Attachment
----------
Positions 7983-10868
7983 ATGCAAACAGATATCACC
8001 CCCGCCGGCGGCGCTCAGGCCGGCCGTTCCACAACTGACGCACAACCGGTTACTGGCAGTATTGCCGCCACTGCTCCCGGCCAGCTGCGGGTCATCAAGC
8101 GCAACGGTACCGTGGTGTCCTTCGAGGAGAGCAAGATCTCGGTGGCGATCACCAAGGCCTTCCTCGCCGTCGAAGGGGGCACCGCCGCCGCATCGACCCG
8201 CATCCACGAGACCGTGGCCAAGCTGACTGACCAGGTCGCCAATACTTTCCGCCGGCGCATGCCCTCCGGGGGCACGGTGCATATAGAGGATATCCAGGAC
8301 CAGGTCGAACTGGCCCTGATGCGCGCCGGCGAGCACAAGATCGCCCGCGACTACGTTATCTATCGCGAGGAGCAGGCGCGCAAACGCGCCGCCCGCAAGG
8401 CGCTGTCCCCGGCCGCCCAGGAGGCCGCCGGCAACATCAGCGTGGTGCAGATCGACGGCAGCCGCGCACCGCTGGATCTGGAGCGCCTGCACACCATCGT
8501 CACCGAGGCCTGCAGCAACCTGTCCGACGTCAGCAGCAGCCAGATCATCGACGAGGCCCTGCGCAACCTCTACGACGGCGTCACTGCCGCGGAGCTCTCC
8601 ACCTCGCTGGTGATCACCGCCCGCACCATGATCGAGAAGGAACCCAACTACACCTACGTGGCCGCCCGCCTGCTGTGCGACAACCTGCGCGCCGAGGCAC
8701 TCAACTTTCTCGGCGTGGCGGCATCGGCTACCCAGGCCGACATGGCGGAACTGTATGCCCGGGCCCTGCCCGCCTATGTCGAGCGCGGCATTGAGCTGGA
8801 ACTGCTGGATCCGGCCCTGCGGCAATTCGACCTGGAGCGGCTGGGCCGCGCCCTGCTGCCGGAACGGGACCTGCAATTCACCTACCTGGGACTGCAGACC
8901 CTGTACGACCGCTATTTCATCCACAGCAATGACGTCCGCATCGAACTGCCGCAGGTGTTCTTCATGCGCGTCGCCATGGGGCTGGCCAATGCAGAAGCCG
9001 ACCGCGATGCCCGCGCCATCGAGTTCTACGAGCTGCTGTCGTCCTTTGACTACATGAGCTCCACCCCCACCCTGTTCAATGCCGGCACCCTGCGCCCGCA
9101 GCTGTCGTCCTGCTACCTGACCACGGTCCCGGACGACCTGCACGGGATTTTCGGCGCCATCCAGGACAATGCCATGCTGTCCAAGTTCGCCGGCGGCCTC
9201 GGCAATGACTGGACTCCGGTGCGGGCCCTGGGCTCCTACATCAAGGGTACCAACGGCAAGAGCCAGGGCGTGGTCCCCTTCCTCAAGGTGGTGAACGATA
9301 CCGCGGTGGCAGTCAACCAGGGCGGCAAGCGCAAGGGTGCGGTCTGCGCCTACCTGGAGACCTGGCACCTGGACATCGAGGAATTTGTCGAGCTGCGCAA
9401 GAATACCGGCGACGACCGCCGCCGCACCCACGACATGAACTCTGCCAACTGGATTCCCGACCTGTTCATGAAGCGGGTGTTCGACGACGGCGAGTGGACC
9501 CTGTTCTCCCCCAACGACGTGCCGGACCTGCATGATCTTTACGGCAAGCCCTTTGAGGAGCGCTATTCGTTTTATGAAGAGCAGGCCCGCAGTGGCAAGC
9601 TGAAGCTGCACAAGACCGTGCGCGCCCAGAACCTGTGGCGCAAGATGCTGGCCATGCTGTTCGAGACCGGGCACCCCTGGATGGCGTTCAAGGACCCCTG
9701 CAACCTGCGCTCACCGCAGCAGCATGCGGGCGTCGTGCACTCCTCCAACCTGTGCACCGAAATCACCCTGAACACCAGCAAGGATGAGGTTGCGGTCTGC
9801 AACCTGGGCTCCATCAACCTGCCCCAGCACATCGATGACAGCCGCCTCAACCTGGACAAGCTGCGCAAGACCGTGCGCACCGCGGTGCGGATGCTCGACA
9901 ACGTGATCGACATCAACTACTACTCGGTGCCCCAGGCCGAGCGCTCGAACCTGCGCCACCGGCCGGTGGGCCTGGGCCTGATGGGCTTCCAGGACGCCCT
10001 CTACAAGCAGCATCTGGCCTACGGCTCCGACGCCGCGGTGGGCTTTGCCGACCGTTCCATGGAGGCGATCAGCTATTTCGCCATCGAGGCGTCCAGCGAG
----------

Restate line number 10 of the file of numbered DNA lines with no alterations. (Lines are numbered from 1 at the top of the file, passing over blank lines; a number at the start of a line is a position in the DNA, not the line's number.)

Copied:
8701 TCAACTTTCTCGGCGTGGCGGCATCGGCTACCCAGGCCGACATGGCGGAACTGTATGCCCGGGCCCTGCCCGCCTATGTCGAGCGCGGCATTGAGCTGGA